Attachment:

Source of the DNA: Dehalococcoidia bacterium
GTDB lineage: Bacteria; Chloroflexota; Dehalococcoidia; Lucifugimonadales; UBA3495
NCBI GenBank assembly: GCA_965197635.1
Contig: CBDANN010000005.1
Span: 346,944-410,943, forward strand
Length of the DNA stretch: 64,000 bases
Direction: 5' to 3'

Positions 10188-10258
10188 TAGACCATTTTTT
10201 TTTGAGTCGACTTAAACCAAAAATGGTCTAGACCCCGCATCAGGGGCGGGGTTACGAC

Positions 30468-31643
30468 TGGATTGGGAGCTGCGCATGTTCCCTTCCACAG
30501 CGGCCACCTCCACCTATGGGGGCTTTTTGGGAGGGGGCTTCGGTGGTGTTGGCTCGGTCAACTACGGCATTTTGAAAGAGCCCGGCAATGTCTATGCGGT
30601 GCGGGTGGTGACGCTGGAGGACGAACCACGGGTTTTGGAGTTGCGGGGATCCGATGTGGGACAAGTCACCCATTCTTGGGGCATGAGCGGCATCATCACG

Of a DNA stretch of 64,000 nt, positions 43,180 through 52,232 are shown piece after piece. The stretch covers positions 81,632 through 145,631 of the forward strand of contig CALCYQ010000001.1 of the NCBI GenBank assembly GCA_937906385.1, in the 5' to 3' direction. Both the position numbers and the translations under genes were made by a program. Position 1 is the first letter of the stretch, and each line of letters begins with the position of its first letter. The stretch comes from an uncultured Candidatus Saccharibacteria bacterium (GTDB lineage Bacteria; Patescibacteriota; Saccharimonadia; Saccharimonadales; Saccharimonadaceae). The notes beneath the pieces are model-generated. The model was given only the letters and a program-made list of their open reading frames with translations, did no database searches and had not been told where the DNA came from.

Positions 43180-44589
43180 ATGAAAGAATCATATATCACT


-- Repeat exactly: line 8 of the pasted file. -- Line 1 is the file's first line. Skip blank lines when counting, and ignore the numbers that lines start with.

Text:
Positions 10188-10258